Five Lieutenants answers those questions, and in addition paints what I hope is one of the most intimate and moving portraits of young men at war that has ever been produced. Read it and through their eyes you'll see and smell the war, experience their hardships and take pleasure in their small joys, and lead men over the top at Cantigny and endure what they endured at that small French village at the end of May, 1918. It's a unique and human story that like Remains needed telling, and I'm glad to have had the privilege of doing that for Lts. Richard Newhall, George Haydock, William O.P. Morgan, Alexander McKinlock, and George B. Redwood.
THE REMAINS OF COMPANY D: A STORY OF THE GREAT WAR (2009, St. Martin's)
He loved cars, hated dogs, and was middling about kids. He was something of a pool shark, even well into his eighties spry enough to lay himself out across the green velvet of his table in the basement and pocket the eight ball with a nifty carom. He was a painter by trade, a curmudgeon by choice, a Swedish immigrant by happenstance, and a poor violin player by lack of talent.
And, oh, yes - he was shot in France as he raced across a field way back in 1918, and very nearly died.
All of the above tell you something about my grandfather, the simply named John Nelson, but it was that last bit that seized my attention from an early age, when I became smitten with all things military, and was astounded to learn that the old man I called Grandpa Nelson had a war story of his own.
And the story was simple as well: At some point, and for some reason, my grandfather had been shot in the left side by a machine gun bullet, laid out on the field overnight, and then was "saved" by two exotic stretcher-bearers from some exotic French Colonial unit.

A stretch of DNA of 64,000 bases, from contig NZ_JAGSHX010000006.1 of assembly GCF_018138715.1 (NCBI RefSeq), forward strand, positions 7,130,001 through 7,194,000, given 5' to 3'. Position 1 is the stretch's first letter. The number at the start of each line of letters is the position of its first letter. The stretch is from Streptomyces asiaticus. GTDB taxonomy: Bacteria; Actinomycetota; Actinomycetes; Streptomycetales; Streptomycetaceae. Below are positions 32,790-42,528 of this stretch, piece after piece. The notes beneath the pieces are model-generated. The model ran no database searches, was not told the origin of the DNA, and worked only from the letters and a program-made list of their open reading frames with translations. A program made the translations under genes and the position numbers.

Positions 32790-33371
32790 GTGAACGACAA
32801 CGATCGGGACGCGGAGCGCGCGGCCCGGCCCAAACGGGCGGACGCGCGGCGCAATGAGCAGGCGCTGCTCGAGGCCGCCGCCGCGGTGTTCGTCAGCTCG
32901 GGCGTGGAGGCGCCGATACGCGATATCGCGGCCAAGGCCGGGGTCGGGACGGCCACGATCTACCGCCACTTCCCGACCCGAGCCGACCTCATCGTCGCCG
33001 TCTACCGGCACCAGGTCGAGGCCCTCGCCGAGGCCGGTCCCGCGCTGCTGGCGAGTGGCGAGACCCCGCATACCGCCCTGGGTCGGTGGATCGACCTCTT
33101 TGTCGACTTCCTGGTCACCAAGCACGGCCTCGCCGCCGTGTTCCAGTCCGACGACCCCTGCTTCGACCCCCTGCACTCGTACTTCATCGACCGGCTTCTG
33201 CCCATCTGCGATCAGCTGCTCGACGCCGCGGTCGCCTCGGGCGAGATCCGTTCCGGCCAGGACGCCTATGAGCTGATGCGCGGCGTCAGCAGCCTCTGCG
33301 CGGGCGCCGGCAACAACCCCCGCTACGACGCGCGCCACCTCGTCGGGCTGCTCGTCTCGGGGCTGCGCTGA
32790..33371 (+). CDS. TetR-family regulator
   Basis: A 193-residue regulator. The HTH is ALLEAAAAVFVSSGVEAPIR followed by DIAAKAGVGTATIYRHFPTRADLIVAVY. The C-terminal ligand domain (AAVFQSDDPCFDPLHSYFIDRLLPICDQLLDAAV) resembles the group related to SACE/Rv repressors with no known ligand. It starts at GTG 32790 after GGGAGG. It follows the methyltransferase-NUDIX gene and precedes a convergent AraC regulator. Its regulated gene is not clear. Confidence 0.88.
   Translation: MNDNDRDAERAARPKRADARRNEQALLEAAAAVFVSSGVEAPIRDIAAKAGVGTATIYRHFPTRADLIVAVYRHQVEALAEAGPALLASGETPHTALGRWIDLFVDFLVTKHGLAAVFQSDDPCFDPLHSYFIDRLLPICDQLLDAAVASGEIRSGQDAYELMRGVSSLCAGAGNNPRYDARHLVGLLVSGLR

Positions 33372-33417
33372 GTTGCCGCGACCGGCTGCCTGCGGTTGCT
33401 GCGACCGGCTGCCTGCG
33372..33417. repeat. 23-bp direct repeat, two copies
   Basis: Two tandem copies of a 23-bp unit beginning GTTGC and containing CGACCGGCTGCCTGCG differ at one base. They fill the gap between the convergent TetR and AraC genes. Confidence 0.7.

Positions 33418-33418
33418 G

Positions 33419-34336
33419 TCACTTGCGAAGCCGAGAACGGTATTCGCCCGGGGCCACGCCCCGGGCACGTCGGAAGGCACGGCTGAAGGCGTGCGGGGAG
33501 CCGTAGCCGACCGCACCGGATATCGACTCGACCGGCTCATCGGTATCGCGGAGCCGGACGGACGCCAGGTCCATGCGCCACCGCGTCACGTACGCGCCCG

I dreamed about this; I appropriated the story for retelling during furious backyard battles that went on summer after summer in the Chicago suburb in which I was raised (yes, I'm that old).
And when I was old enough, when I had children of my own and a better sense of the context surrounding John Nelson's near-death experience, I went looking for what else I could find of his story, seized myself by a need to understand what he had been doing in the Army, and in that field.
He was limited in words, Old School all the way, and not one whose memory could be prodded into a kindly retelling of The Good Old Days. So it wasn't until after he died in 1993, at the age of 101, that I sought out his story, my initial poking into the ashes of his life producing some medical records that indicated he had suffered much more from that wound than he ever let on, and as well a muster roll for the unit in which he served - Company D, 28th Infantry Regiment, U.S. 1st Division.